LINCOLN: The “Long Rough” History With Fairness

 Lincoln    One would be hard pressed to find a more educational, entertaining, and sensual two and a half hours of film than Steven Spielberg’s Lincoln. That this movie comes to us at a time when an African-American sits in the white house seems prophetic. It is this information that provides the dramatic irony that streams throughout the arguments against abolition on the floor of congress and makes the viewer keenly aware of Lincoln’s moral courage even as Lincoln, played brilliantly by Daniel Day-Lewis, himself could not verbalize how

the effects of a 13th Amendment passage would manifest.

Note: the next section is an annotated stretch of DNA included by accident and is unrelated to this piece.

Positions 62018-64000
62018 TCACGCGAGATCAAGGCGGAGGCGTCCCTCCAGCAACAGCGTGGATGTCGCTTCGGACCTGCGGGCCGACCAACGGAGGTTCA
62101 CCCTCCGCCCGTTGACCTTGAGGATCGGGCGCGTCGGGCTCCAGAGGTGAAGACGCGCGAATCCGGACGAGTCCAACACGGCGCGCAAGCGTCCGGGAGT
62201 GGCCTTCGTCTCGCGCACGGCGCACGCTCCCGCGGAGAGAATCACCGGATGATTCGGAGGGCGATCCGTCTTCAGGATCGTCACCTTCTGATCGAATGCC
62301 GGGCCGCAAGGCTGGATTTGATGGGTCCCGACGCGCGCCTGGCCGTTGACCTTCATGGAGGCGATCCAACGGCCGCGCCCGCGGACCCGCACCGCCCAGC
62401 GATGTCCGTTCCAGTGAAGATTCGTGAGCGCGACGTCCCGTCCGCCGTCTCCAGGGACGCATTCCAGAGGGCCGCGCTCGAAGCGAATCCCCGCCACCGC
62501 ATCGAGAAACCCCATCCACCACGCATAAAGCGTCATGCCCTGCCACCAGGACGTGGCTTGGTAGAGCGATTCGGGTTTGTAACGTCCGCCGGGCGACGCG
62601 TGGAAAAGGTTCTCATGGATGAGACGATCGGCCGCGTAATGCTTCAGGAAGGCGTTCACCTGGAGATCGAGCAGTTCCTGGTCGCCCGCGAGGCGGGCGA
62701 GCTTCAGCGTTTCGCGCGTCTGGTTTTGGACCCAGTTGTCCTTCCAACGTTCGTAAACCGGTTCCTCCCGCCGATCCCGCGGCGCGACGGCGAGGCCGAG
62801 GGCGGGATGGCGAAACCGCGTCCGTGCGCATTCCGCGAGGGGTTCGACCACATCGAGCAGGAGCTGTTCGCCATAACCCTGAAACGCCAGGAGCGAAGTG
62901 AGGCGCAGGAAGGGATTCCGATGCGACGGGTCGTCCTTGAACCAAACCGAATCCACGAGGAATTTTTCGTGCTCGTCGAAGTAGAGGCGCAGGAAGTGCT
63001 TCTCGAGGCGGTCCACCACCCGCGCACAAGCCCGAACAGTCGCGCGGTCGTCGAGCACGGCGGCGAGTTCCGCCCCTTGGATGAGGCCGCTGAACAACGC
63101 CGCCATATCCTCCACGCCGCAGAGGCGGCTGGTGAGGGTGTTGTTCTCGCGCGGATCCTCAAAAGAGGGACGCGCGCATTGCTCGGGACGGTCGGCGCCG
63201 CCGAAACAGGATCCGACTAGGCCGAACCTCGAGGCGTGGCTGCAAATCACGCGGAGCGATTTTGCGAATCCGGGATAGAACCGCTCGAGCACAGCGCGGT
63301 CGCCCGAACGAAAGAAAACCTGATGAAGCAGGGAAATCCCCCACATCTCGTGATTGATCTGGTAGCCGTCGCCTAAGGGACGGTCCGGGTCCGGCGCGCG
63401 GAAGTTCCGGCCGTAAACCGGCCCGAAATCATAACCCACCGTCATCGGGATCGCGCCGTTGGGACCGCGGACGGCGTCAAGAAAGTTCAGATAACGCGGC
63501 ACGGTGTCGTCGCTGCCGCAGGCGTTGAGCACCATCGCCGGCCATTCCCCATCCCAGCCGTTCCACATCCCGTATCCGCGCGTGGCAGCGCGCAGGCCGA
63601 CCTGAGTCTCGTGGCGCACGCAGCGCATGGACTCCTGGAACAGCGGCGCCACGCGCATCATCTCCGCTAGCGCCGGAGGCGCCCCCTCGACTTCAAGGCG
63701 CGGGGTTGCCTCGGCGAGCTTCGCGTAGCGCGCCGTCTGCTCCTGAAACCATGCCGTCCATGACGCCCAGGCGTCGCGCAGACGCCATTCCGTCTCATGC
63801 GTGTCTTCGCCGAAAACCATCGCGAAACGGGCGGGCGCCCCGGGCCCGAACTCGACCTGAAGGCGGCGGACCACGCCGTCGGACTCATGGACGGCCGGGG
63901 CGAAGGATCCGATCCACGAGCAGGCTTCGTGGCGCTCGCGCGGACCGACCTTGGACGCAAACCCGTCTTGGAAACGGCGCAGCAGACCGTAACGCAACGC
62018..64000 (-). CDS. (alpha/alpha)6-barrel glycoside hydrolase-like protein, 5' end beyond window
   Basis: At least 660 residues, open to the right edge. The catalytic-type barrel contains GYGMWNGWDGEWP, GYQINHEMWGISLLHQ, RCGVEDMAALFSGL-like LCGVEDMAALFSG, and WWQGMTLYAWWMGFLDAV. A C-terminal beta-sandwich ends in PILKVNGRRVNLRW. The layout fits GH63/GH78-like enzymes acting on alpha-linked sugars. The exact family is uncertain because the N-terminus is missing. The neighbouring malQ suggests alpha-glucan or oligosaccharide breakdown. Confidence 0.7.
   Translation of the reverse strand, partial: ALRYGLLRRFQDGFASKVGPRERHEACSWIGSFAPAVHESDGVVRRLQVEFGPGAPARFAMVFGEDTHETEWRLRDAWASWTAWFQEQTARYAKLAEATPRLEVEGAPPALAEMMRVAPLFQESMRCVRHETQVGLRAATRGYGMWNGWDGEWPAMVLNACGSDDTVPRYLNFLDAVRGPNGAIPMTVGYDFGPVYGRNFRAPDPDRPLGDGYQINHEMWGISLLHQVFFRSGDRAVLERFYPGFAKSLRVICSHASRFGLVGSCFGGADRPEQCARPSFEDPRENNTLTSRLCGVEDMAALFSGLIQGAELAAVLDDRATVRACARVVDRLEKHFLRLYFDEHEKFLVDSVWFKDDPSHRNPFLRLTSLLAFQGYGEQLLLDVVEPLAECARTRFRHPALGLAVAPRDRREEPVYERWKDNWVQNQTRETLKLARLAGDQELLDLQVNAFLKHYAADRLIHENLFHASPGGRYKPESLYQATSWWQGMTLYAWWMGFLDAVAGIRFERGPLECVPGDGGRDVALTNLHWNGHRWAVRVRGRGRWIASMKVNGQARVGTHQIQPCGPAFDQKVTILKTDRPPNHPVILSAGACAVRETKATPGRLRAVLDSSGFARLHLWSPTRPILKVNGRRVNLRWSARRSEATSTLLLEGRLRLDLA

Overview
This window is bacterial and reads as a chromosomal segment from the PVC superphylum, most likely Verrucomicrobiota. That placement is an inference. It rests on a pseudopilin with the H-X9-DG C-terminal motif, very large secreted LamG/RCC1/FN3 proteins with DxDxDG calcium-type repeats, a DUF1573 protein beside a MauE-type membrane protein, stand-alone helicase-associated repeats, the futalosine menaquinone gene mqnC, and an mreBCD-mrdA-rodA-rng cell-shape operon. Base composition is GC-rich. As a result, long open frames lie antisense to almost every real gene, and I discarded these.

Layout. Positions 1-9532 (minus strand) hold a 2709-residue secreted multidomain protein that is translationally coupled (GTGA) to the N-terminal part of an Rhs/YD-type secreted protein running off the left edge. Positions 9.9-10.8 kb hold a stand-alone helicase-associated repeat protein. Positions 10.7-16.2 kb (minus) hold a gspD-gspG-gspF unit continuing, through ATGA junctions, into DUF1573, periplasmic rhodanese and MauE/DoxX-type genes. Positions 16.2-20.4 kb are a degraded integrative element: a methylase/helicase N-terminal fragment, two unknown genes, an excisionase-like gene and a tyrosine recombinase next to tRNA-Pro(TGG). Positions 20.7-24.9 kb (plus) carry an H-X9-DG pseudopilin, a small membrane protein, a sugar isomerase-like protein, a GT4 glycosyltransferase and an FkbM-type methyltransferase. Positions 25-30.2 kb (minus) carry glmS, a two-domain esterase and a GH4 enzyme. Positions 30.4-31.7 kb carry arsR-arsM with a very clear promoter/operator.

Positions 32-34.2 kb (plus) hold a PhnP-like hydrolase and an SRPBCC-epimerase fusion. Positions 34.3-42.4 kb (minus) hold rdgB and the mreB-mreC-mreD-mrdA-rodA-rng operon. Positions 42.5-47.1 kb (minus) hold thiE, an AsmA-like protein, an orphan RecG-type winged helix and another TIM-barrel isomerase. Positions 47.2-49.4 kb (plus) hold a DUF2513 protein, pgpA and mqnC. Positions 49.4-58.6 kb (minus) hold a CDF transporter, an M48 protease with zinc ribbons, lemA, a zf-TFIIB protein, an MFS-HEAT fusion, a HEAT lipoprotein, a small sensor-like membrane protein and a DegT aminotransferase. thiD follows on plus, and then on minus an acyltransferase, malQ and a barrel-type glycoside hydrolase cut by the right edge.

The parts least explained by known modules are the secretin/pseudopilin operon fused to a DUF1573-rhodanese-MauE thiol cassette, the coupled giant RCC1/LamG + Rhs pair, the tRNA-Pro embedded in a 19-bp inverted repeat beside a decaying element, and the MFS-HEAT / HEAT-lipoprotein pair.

The 16th president was a driven man, an autodidact with a tremendous humility that tempered the tremendous power that comes with the Presidency. The movie, taken from Doris Kearns Goodwin’s biography, Team of Rivals: The Political Genius of Abraham Lincoln, lays to rest the oft told tales of Lincoln’s moral ambivalence towards the idea of ending slavery. The central conflict in Lincoln deals with the opposition of the Democrats in the House of Representatives to the passage of the 13th Amendment and educates the viewer as it pulls apart the south’s argument for the continuation of slavery. The importance of this amendment passage is obvious. But, the rush of activity to pass this legislation in that particular month (January 1865) rather than wait for a new pro-Lincoln congress to be seated needs explanation.  The prevailing rationale was that Lincoln wanted to show cross-party approval to prove a national unity. But, hadn’t national unity been evident with Lincoln’s reelection in 1864? In his New York Times review of Lincoln, professor of history at the University of Virginia, Philip Zelikow, suggests Spielberg is the truer “historian” here because the movie’s explanation “that Lincoln and…Secretary of State William H. Seward,  realized that the war might end at any time and when it did, any prospect for passing the amendment as a means to win the war would end with it” (NYT Opinionator, 2012), provides a more persuasive argument.  Using this premise, Spielberg sets up the intrigue prompted by the parallel story of   Francis Preston Blair Sr. (played by the late Hal Holbrook) the well-respected, conservative Republican and his attempts to arrange secret peace talks between Confederate and Union envoys. It is plausible that had these talks actually taken place prior to the vote, and a peace agreement been signed, the argument for the passage of the 13th Amendment (the necessity of outlawing slavery forever to end the war) would have been found weak.  Spielberg’s movie pulls back the curtain on the workings of the House and the men who filled the air with jubilant applause or boos and hisses depending on the matter at hand. But even this frat-house atmosphere did not minimize the effect of the heightened language used to cut and rend its target with precise aim. The radical Republican (no oxymoron in this instance) Thaddeus Stevens, played beautifully by Tommy Lee Jones, spouted erudite rejoinders that made me wish I had a paper and pen to record his words for personal posterity (and usage).